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Su'ad

There are an estimated 85,000 people living in modern slavery in Yemen (GSI 2018). Young girls are subjected to child forced marriage, with UNICEF estimating 32% of girls being married before the age of 18. There is currently no legal age of marriage in Yemen and poverty, the practice of dowry and strict social and religious customs are drivers of child marriage in the country. With the onset of conflict within the country, estimates suggest that child marriage is on the rise. Su’ad was forced to marry when she was 14.

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Sawsan

There are an estimated 85,000 people living in modern slavery in Yemen (GSI 2018). Young girls are subjected to child forced marriage, with UNICEF estimating 32% of girls being married before the age of 18. There is currently no legal age of marriage in Yemen and poverty, the practice of dowry and strict social and religious customs are drivers of child marriage in the country. With the onset of conflict within the country, estimates suggest that child marriage is on the rise. Sawsan was forced to leave education early and get married when she was ten years old.

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Arwa

There are an estimated 85,000 people living in modern slavery in Yemen (GSI 2018). Young girls are subjected to child forced marriage, with UNICEF estimating 32% of girls being married before the age of 18. There is currently no legal age of marriage in Yemen and poverty, the practice of dowry and strict social and religious customs are drivers of child marriage in the country. With the onset of conflict within the country, estimates suggest that child marriage is on the rise. Arwa was able to finish elementary school, but her family did not allow her to go to secondary school, Instead, she cared for her younger siblings. Arwa was forced to get married at 15 years old.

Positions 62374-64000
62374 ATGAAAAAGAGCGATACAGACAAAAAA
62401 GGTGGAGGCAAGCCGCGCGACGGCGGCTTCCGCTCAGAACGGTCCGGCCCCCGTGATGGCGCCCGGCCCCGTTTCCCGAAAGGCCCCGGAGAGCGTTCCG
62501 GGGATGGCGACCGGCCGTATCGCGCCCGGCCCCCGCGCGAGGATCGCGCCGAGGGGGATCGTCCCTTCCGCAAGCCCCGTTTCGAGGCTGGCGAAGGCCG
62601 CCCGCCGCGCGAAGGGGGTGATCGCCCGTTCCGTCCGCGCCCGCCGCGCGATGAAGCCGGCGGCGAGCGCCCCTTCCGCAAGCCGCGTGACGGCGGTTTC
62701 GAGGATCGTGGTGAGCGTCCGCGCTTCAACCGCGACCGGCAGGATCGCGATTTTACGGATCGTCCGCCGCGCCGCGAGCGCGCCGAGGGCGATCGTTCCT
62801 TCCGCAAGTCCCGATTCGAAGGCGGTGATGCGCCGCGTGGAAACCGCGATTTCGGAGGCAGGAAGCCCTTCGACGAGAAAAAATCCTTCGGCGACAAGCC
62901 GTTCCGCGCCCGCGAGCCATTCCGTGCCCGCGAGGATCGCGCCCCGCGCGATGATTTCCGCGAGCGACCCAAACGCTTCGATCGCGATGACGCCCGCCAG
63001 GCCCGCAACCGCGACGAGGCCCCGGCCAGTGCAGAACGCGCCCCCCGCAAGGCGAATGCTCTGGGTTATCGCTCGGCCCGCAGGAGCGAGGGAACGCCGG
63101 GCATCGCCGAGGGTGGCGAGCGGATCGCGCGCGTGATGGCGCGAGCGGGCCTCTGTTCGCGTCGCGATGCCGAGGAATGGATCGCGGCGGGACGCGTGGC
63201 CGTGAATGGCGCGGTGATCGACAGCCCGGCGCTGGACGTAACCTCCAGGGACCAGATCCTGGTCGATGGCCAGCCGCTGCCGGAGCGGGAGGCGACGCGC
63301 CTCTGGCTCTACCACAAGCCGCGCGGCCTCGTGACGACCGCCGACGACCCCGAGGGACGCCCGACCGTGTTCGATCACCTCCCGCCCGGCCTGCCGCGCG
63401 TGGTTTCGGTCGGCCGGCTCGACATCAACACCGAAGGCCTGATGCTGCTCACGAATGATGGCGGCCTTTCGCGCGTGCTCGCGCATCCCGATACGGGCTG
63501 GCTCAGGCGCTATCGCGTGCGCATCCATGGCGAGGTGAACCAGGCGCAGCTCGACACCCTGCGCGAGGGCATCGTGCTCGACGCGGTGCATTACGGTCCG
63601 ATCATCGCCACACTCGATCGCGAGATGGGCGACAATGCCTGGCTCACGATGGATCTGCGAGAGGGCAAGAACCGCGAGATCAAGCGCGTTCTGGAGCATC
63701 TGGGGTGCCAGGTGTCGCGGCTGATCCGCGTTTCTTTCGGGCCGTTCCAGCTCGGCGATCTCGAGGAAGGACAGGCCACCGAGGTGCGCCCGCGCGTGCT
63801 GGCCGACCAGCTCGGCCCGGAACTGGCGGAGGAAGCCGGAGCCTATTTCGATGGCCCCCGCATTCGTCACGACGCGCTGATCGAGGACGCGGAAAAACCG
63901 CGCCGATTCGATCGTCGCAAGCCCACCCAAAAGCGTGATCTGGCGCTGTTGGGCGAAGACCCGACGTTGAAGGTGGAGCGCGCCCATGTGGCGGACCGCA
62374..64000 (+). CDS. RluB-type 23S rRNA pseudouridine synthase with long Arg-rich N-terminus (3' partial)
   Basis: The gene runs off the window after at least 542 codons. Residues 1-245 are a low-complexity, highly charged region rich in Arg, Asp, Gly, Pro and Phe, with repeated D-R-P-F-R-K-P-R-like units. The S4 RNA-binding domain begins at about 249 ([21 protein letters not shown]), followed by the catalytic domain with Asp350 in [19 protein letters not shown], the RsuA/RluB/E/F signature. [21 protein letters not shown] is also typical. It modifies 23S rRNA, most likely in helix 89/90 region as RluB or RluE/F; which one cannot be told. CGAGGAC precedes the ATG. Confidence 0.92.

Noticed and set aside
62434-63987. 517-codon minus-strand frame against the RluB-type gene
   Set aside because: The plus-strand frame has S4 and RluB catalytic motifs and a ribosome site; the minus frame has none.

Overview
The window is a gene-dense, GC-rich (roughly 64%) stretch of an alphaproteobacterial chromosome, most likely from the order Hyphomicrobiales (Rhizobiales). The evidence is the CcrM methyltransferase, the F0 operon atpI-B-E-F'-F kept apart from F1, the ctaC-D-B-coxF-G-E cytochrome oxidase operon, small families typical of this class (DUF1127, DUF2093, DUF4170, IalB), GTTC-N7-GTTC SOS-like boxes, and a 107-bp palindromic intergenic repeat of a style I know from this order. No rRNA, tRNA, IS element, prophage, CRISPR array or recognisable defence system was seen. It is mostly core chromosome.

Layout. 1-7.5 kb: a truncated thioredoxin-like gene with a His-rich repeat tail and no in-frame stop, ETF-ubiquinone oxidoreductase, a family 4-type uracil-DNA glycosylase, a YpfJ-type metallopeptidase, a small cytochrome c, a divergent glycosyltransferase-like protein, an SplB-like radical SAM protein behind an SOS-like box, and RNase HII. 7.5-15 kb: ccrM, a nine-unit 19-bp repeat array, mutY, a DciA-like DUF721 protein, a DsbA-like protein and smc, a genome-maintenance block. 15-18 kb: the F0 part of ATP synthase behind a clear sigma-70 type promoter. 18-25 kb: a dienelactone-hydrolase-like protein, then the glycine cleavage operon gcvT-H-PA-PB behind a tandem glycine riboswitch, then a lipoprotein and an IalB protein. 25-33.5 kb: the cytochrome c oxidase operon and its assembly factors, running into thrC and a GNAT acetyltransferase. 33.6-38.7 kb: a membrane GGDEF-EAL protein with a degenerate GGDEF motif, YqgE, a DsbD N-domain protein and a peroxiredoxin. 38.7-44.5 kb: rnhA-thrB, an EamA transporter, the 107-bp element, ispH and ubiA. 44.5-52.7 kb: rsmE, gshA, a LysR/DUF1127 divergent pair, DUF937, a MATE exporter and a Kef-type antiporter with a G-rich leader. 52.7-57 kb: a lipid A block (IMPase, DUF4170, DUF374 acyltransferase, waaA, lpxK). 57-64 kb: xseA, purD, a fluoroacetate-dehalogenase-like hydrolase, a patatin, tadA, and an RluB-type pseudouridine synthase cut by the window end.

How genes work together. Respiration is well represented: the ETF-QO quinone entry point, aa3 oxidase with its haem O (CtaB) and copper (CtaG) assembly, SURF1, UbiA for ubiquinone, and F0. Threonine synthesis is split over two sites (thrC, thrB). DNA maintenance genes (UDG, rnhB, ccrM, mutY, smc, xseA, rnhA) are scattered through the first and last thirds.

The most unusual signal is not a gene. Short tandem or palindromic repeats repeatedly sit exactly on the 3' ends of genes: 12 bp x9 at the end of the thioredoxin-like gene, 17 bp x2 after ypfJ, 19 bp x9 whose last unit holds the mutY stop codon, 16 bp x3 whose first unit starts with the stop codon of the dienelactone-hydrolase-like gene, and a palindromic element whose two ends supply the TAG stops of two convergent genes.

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Kawkab

There are an estimated 85,000 people living in modern slavery in Yemen (GSI 2018). Young girls are subjected to child forced marriage, with UNICEF estimating 32% of girls being married before the age of 18. There is currently no legal age of marriage in Yemen and poverty, the practice of dowry and strict social and religious customs are drivers of child marriage in the country. With the onset of conflict within the country, estimates suggest that child marriage is on the rise. Kawkab had her education cut short when she was forced to marry at the age of sixteen.